A few days ago, I decided to take down the Library pages on my blog. Formerly, I was using the Now Reading plug-in to power the library aspect of my site. Ultimately, the plug-in was more work than it was worth – it didn’t have the greatest interface in the world, adding books was a pain, and every time I changed my theme I needed to tweak the templates to match the style of the new theme. I ended up spending more time messing with the library page layouts than I did reading.
I figured using a separate site to tracks my books would be easier, so I played with LivingSocial for a while after I joined FaceBook, since it was there. It was ok, but didn’t offer a way to note when you finished a book, which I liked about Now Reading. Being able to see how many books I read in a given year, or the order I finished them in, was nice.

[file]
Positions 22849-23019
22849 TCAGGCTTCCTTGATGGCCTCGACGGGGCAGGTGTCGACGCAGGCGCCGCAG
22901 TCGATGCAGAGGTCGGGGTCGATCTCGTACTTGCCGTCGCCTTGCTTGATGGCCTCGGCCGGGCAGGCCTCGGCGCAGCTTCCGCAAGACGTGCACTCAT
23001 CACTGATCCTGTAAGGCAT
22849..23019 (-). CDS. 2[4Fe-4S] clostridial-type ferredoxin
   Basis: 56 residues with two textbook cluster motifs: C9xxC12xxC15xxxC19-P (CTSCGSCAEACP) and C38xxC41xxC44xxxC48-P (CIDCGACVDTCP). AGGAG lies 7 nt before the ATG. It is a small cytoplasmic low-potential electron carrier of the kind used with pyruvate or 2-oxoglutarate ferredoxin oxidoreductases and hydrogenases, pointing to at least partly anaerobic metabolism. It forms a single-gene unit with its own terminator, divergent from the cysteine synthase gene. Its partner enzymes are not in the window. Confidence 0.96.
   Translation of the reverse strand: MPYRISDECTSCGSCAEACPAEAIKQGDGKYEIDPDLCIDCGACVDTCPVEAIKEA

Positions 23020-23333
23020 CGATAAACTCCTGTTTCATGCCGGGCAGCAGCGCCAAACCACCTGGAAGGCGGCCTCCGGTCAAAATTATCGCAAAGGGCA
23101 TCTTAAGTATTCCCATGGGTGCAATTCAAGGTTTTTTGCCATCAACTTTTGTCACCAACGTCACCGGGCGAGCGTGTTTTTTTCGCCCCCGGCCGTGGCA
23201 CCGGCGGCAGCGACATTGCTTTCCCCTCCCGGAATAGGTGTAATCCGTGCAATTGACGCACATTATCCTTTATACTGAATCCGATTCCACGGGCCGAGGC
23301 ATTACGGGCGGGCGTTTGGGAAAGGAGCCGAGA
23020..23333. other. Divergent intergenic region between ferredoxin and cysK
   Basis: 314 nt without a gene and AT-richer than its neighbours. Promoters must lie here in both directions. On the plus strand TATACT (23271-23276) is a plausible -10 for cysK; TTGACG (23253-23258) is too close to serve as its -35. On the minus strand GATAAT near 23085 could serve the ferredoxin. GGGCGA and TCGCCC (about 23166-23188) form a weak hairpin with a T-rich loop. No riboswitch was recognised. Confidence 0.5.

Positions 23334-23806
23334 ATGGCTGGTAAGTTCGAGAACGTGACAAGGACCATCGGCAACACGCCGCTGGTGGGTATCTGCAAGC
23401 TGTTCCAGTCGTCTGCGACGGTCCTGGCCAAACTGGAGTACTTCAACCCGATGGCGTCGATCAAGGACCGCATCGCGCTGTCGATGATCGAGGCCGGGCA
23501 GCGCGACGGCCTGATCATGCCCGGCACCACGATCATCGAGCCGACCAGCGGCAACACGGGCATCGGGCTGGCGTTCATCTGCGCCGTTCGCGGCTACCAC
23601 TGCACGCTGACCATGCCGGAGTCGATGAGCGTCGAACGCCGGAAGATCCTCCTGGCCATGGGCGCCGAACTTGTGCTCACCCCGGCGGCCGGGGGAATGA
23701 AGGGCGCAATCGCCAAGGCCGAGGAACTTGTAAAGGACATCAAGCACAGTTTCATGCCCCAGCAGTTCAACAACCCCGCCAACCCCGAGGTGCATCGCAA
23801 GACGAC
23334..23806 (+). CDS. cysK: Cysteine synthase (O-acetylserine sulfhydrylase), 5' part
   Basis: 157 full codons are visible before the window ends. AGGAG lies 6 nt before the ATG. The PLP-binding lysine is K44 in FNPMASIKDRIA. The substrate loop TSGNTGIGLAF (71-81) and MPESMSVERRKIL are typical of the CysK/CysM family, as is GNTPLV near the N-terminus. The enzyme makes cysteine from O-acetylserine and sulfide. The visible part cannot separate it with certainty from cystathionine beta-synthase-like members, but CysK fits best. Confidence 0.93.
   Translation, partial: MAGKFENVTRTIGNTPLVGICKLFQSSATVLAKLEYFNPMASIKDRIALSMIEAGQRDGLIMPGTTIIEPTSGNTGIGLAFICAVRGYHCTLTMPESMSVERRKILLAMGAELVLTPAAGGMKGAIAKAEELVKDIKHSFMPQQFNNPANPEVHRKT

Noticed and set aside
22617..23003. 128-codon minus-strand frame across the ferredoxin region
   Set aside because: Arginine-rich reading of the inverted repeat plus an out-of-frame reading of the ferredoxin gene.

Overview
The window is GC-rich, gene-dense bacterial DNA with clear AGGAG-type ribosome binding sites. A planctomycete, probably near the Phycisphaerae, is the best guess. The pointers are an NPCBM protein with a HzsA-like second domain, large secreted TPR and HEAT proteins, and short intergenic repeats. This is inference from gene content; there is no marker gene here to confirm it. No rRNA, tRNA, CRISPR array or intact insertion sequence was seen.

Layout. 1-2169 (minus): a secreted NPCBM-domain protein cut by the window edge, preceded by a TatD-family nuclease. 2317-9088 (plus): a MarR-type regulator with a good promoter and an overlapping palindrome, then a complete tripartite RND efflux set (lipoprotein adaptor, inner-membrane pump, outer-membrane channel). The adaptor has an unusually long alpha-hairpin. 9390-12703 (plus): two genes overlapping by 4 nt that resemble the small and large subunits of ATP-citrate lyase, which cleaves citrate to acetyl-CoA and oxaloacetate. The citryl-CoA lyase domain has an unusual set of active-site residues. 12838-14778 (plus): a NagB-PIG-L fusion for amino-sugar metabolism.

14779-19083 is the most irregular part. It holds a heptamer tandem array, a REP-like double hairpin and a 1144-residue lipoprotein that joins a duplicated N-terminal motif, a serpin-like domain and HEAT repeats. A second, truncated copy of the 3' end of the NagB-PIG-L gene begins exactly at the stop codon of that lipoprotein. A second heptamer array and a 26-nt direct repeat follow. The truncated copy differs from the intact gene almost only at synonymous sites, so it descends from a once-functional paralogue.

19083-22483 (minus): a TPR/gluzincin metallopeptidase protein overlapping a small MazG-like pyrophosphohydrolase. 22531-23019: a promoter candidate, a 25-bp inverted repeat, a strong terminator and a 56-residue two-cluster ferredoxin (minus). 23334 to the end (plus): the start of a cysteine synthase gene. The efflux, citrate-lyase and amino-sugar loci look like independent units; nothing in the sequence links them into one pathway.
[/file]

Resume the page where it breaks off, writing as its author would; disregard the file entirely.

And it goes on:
That’s when I turned to Goodreads. Like LibraryThing, Shelfari and many other sites, Goodreads is a social cataloging site where users can track books they’ve read, are currently reading, or would like to read, and can share that information with other users. Each book is added to one of three “shelves” (to-read, read, or currently-reading), and can be added to any number of other shelves of the user’s creation. Additionally, users can record the date they read the book, the number of times they’ve read it, who they would recommend it to, who recommended it to them, and their rating and review of the book. Those features alone make Goodreads quite handy, but there are a few more ways to extend it that I like. You can display your Goodreads library on Facebook or a blog via apps and widgets, and there’s a bookmarklet for adding books to Goodreads directly from Amazon.
Hopefully now I can actually spend more time reading, rather than just queueing up books that look interesting.